Bud, Not Buddy
|Author:||Christopher Paul Curtis|
|Publisher:||Delacorte Books for Young Readers|
It's 1936 Flint, Michigan. Times may be hard, and 10-year-old Bud may be a motherless boy, but Bud’s got a few things going for him: 1. He has his own suitcase full of special things; 2. He’s the author of "Bud Caldwell's Rules and Things for Having a Funner Life and Making a Better Liar Out of Yourself"; 3. His momma never told him who his father was, but she left a clue: posters of Herman E. Calloway and his band of renown, the Dusky Devastators of the Depression. Bud is sure those posters will lead him to his father. Once he decides to hit the road, nothing can stop him, not hunger, not fear, not would-be vampires, not even Herman E. Calloway himself.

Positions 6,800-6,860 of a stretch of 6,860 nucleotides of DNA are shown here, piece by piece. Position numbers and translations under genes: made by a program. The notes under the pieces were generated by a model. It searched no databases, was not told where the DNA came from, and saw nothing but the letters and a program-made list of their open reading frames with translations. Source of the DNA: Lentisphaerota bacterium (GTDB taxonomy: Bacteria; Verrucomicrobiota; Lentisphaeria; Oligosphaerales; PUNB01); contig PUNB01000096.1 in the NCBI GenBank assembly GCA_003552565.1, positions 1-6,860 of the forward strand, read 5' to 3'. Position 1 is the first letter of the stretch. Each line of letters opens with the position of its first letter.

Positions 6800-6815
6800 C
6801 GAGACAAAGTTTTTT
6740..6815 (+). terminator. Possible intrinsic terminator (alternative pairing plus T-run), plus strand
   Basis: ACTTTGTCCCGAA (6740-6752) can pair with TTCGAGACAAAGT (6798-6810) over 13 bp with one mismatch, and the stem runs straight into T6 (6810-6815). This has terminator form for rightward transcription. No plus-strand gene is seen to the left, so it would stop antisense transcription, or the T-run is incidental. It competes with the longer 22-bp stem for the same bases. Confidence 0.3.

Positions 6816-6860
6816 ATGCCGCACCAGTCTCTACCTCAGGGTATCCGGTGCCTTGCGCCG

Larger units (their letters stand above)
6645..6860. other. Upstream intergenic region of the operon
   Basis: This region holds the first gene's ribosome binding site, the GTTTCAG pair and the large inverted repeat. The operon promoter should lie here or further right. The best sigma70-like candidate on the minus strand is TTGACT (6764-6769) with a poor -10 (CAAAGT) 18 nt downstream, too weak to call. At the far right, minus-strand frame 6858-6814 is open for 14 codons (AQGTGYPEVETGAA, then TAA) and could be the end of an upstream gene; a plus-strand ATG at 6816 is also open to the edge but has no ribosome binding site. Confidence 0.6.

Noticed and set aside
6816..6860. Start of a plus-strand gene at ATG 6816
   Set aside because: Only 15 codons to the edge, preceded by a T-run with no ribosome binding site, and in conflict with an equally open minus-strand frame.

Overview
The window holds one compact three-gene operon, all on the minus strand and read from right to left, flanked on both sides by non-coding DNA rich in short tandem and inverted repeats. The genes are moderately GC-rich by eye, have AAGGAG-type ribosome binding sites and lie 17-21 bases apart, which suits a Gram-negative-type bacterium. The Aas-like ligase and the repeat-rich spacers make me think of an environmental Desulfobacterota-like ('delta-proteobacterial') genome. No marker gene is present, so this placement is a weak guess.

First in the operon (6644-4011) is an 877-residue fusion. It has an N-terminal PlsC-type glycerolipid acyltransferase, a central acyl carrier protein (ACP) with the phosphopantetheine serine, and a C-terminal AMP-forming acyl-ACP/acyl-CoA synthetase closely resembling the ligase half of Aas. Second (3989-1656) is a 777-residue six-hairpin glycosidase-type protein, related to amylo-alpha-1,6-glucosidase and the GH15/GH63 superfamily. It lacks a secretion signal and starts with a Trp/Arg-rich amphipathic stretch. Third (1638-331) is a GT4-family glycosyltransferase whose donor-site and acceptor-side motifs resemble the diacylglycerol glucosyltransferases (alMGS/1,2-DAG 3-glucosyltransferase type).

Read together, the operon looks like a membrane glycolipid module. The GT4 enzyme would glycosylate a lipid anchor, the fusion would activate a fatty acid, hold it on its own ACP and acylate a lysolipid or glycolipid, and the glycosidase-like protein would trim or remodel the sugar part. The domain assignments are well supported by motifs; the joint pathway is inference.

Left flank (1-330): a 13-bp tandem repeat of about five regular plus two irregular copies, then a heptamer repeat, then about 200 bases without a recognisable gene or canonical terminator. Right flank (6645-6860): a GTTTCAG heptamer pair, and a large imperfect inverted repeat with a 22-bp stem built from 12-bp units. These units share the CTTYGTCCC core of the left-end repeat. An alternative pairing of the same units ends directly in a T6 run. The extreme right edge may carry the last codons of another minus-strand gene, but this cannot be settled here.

"It's funny how ideas are, in a lot of ways they're just like seeds. Both of them start real, real small and then… woop, zoop, sloop… before you can say Jack Robinson, they’ve gone and grown a lot bigger than you ever thought they could." So figures scrappy 10-year-old philosopher Bud—"not Buddy"—Caldwell, an orphan on the run from abusive foster homes and Hoovervilles in 1930s Michigan. And the idea that's planted itself in his head is that Herman E. Calloway, standup-bass player for the Dusky Devastators of the Depression, is his father.
Guided only by a flier for one of Calloway's shows — a small, blue poster that had mysteriously upset his mother shortly before she died — Bud sets off to track down his supposed dad, a man he's never laid eyes on. And, being 10, Bud-not-Buddy gets into all sorts of trouble along the way, barely escaping a monster-infested woodshed, stealing a vampire's car, and even getting tricked into "busting slob with a real live girl." Christopher Paul Curtis, author of The Watsons Go to Birmingham—1963, once again exhibits his skill for capturing the language and feel of an era and creates an authentic, touching, often hilarious voice in little Bud. (Ages 8 to 12) Paul Hughes